The Rastafari movement, or Rasta, is a spiritual movement that arose in the 1930s in Jamaica. Its adherents worship Haile Selassie I, Emperor of Ethiopia (ruled 1930–1974), as Jesus incarnate, the Second Advent, or the reincarnation of Jesus. Members of the Rastafari movement are known as Rastas, or Rastafari. The movement is sometimes referred to as "Rastafarianism".
The name Rastafari is taken from Ras Tafari, the pre-regnal title of Haile Selassie I, composed of Amharic Ras (literally "Head", an Ethiopian title equivalent to Duke), and Haile Selassie's pre-regnal given name, Tafari. Rastafari are generally distinguished for asserting the doctrine that Haile Selassie I, the former and final Emperor of Ethiopia, is another incarnation of the Christian God, called Jah. Most see Haile Selassie I as Jah or Jah Rastafari, who is the second coming of Jesus Christ onto the earth, but to others he is simply God's chosen king on earth.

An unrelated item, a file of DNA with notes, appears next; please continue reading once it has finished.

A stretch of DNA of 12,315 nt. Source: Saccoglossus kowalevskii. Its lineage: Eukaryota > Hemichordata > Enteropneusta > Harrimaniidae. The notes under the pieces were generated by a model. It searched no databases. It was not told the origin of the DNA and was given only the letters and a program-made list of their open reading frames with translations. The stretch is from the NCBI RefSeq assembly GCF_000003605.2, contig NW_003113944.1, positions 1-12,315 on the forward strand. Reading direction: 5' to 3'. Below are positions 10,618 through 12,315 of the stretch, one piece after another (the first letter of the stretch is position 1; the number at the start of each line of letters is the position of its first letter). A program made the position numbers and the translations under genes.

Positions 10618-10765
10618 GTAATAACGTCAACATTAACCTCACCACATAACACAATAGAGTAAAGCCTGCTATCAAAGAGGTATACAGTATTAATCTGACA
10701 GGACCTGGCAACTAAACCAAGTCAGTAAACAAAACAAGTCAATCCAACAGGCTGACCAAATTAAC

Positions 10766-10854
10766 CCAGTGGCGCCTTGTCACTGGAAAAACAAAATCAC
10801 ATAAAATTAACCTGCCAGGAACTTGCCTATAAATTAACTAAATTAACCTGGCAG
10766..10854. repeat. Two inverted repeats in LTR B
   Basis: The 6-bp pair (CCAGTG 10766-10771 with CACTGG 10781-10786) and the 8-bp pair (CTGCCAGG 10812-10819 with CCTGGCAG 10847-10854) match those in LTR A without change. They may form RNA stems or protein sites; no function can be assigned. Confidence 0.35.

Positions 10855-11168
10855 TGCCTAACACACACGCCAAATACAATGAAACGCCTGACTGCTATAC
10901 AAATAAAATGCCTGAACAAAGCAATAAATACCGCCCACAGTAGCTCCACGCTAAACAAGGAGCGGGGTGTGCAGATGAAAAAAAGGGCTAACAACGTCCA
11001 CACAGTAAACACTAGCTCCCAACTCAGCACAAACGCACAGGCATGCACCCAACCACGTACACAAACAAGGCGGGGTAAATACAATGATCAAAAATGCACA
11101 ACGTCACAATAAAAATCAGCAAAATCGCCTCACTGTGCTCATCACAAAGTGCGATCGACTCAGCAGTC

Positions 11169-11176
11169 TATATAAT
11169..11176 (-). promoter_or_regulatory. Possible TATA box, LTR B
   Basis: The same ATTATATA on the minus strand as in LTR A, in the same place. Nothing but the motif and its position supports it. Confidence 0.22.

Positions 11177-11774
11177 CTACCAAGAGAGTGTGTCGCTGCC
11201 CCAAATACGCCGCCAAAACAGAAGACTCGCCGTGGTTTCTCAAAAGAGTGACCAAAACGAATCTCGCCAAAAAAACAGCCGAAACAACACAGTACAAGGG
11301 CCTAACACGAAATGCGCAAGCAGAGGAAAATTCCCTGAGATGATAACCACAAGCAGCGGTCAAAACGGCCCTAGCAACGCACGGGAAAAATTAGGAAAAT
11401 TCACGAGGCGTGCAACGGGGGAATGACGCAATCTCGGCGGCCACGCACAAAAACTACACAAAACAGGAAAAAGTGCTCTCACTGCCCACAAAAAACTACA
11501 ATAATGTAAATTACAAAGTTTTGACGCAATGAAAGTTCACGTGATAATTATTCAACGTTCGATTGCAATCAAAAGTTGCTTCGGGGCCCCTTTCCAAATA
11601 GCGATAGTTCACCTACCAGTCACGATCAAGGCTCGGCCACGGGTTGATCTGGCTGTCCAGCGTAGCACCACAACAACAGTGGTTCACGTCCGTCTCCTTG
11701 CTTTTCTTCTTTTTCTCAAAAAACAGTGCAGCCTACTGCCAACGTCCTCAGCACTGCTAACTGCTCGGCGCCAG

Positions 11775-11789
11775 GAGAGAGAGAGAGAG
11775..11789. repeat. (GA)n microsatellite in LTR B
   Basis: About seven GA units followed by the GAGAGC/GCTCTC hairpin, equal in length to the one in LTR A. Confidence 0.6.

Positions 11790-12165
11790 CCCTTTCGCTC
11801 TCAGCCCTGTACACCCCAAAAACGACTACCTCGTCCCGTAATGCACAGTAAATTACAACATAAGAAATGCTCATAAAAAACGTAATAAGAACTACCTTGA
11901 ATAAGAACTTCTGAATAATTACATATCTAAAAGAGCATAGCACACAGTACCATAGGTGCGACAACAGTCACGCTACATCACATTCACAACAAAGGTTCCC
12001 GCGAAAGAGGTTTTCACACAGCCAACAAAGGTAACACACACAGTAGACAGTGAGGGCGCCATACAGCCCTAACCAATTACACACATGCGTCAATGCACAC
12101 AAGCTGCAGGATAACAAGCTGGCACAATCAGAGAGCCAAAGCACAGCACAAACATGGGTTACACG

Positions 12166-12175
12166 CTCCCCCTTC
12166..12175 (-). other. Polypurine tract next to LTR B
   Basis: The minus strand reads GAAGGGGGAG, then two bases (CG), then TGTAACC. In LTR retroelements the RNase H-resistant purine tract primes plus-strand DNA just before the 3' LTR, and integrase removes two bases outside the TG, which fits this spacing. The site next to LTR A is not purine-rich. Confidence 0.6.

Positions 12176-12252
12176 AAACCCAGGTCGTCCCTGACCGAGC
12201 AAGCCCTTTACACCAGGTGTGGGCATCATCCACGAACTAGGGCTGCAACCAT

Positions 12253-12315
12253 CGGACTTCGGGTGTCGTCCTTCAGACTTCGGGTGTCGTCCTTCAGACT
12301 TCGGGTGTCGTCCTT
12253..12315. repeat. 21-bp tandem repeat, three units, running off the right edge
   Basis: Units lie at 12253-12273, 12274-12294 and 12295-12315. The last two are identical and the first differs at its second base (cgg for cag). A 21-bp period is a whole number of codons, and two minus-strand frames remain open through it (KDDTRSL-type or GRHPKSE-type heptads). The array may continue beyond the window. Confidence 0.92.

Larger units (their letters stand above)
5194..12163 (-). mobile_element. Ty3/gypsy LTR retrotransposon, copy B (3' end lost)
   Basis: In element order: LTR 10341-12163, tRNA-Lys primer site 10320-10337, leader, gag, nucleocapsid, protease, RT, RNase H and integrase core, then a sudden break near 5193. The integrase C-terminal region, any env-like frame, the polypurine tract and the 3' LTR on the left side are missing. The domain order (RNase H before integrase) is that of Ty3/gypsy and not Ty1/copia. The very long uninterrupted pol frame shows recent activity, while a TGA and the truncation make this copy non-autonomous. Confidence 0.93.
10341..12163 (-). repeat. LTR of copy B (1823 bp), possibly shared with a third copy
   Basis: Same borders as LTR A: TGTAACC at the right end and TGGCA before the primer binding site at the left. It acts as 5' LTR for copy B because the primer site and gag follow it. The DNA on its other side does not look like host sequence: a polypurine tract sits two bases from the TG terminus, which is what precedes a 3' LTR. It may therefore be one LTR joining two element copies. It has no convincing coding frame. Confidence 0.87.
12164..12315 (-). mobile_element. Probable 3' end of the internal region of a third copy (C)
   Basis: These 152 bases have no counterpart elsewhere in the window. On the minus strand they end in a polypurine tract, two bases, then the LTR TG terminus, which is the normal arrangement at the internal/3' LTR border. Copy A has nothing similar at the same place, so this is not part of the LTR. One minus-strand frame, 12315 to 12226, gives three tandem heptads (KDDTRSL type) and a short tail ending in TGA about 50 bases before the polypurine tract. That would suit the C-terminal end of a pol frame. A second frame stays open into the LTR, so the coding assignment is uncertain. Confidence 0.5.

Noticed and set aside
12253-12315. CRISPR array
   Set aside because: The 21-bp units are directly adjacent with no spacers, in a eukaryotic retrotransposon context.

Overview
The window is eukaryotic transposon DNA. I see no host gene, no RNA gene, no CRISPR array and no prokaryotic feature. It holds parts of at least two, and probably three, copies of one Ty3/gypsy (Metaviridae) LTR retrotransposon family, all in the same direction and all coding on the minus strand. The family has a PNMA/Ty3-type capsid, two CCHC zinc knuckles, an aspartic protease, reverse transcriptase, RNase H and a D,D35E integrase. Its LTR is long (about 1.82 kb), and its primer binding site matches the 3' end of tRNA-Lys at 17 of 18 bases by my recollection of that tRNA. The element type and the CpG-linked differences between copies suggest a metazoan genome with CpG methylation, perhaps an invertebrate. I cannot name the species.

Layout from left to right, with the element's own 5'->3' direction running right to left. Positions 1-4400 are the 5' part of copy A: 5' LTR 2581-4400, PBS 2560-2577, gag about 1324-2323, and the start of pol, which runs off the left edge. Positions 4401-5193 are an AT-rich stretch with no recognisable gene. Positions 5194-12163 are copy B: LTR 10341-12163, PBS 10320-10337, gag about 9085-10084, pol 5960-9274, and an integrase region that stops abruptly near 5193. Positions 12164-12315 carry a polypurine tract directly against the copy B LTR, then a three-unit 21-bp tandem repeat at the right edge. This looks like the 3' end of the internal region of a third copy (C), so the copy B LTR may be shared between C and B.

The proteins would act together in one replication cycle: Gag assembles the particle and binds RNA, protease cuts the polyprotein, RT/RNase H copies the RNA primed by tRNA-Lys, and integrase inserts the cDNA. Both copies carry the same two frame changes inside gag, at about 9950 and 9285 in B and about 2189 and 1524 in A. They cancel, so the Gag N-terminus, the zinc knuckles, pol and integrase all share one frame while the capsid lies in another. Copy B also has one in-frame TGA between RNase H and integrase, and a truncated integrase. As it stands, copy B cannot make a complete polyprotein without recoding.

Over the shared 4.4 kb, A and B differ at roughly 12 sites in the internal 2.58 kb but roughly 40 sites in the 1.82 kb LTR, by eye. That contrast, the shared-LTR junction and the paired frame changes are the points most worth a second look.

Many elements of Rastafari reflect its origins in Jamaica, a country with a predominantly Christian culture where 98% of the people were the black African descendants of slaves. The Rastafari movement encompasses themes such as the spiritual use of cannabis and the rejection of western society, called Babylon (from the metaphorical Babylon of the Christian New Testament). It proclaims Africa (also "Zion") as the original birthplace of mankind, and from the beginning of the movement the call to repatriation to Africa for the descendants of those slaves forced into exile in the West by the Atlantic slave trade has been a central theme.